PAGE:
Design tip #2 – Why Should Art and Copy Be Married?

In a time not so long ago – let’s say the 1950’s “copy” – lived by itself. When “copy” was darn good and ready, it asked “art” to stand by its side. It wasn’t a marriage made in heaven as all the decisions about their life together had been made by “copy” without any consideration of what “art” wanted or could contribute if asked. So, the marriage limped along until the day that “art” was liberated and asked to contribute its ideas. This marriage was now a happy and prosperous one.

Today, we benefit from this thoughtful approach to make sure that the copy and art are developed together to maximize what both partners bring to the table. The blog posts this month will emphasize how art helps copy better express its meaning.

To begin, here is an example of a bad marriage between art and copy and a good one.

chrysler_plymouth_big_step_up_1940-610x816

Credit: Chrysler Corporation/Plymouth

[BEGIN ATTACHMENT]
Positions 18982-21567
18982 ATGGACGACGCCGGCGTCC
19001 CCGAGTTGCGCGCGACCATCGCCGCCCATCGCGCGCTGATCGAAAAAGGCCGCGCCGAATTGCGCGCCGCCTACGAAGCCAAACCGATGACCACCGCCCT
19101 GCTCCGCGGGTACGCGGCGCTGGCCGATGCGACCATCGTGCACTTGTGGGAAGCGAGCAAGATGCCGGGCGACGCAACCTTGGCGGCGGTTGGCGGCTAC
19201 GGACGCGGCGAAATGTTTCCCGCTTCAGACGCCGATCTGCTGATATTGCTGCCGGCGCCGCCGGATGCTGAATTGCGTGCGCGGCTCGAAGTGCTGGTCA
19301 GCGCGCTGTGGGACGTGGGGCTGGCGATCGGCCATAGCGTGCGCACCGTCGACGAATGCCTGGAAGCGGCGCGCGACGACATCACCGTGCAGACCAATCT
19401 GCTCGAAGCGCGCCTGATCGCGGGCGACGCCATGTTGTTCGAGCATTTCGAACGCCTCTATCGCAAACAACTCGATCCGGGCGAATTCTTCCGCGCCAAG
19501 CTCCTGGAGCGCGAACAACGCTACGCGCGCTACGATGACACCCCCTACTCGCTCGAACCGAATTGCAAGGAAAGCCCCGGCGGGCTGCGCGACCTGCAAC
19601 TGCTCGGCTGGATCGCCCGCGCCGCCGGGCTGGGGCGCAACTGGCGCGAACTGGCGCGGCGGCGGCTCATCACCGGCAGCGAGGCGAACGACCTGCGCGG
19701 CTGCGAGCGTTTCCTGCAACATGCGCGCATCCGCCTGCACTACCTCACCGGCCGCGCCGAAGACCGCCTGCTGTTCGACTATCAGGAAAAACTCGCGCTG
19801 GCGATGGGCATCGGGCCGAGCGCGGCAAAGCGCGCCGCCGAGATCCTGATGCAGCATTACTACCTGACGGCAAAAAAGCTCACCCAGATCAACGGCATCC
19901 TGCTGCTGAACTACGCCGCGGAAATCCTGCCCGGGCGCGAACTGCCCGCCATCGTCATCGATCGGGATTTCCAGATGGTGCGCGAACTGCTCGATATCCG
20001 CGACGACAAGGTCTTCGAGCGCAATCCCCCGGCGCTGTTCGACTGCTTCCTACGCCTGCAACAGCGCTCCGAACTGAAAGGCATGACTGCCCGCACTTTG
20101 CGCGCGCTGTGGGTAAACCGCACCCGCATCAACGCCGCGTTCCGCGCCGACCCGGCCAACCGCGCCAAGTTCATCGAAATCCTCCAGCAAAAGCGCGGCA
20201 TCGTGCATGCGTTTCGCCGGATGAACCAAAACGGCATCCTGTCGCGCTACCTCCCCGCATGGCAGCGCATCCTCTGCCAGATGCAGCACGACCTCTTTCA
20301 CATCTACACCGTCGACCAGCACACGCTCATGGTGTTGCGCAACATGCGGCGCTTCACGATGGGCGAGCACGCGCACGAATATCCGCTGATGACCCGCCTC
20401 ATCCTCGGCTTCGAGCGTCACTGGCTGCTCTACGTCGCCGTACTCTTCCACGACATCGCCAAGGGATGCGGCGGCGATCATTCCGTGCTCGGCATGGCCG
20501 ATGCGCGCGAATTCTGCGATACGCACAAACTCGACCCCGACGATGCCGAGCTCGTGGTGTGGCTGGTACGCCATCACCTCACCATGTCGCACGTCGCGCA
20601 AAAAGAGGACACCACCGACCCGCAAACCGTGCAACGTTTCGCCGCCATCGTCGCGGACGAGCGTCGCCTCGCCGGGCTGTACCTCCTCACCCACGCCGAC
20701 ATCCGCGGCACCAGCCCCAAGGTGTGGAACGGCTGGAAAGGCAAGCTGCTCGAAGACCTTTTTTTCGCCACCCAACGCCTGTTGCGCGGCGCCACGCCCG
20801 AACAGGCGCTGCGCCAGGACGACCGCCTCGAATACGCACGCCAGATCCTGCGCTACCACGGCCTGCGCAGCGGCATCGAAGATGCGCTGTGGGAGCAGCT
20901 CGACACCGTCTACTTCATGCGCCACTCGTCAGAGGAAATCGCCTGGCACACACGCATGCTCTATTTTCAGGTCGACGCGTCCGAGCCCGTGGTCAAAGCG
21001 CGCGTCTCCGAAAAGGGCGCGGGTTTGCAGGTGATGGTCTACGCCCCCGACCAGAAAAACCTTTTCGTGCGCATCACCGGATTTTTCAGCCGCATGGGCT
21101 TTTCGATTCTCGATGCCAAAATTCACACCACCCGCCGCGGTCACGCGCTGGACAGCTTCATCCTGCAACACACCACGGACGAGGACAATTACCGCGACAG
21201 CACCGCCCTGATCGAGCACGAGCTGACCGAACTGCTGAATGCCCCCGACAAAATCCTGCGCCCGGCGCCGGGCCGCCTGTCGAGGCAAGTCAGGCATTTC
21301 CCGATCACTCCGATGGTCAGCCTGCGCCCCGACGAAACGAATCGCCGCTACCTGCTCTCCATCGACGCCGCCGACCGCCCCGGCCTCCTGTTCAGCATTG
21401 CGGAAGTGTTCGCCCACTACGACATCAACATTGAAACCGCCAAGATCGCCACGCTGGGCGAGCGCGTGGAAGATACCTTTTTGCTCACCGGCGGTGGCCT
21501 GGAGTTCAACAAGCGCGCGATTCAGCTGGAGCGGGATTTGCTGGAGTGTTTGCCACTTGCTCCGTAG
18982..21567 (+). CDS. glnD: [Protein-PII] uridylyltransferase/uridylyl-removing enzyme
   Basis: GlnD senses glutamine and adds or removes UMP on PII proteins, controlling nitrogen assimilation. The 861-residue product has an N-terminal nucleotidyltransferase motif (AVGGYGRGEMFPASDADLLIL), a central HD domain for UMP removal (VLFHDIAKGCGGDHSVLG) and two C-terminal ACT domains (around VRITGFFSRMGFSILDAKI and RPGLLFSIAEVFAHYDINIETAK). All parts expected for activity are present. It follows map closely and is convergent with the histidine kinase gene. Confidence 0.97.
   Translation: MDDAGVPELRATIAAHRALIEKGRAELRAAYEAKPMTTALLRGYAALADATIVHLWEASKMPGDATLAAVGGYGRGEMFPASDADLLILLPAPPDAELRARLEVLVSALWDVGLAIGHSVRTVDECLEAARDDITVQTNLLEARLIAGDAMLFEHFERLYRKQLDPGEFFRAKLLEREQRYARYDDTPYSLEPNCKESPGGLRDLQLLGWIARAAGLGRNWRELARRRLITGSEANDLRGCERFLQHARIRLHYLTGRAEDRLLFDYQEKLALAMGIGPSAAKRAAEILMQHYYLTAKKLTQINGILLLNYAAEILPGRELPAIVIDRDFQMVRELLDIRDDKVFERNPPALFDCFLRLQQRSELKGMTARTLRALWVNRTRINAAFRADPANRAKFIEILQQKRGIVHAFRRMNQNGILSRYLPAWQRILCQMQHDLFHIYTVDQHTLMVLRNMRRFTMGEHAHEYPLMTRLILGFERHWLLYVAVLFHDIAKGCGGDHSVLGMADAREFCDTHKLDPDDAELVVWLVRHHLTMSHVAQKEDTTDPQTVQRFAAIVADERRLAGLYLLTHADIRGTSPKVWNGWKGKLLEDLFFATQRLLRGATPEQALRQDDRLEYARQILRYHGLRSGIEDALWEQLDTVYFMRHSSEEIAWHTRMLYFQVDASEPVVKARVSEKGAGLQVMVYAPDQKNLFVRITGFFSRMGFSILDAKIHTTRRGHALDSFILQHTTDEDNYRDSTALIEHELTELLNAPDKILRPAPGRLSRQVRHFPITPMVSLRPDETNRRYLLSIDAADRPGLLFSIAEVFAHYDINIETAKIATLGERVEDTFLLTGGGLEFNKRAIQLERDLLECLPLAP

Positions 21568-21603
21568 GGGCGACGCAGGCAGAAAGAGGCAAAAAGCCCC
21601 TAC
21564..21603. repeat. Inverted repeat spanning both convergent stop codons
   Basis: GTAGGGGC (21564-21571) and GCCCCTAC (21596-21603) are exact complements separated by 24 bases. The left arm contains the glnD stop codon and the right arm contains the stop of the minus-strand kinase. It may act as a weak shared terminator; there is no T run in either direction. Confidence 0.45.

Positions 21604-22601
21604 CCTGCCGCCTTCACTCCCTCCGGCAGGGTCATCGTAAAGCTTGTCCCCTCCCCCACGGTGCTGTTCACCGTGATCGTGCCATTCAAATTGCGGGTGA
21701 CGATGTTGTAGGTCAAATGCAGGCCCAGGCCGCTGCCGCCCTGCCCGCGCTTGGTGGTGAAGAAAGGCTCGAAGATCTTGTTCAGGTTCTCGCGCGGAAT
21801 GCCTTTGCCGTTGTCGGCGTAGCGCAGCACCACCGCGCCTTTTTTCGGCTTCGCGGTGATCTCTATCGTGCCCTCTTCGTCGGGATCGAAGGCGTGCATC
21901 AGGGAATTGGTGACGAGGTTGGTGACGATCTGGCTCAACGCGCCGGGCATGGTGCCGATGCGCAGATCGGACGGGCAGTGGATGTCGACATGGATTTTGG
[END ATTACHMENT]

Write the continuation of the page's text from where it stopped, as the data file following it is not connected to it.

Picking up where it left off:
Bad Marriage: Art was clearly asked late to join this party.

Screen shot 2014-05-04 at 8.03.13 AM

Credit: Volkswagen

Good Marriage: Art and copy work together to cleverly poke fun at old
advertising strategies to sell cars

To identify the best way to express your message, engage your audience, and identify the most appropriate method to deliver the communication, i.e. e-blast, printed newsletter, airplane banner, we will share other tricks of the trade with you in the blog posts that follow. These tips will help your “art” and “copy” happily drive off into the sunset.  The use of hierarchy will be addressed in our next blog post.

Laura Warner, President & Steve Luoma, Art Director
Warner Architecture + Design

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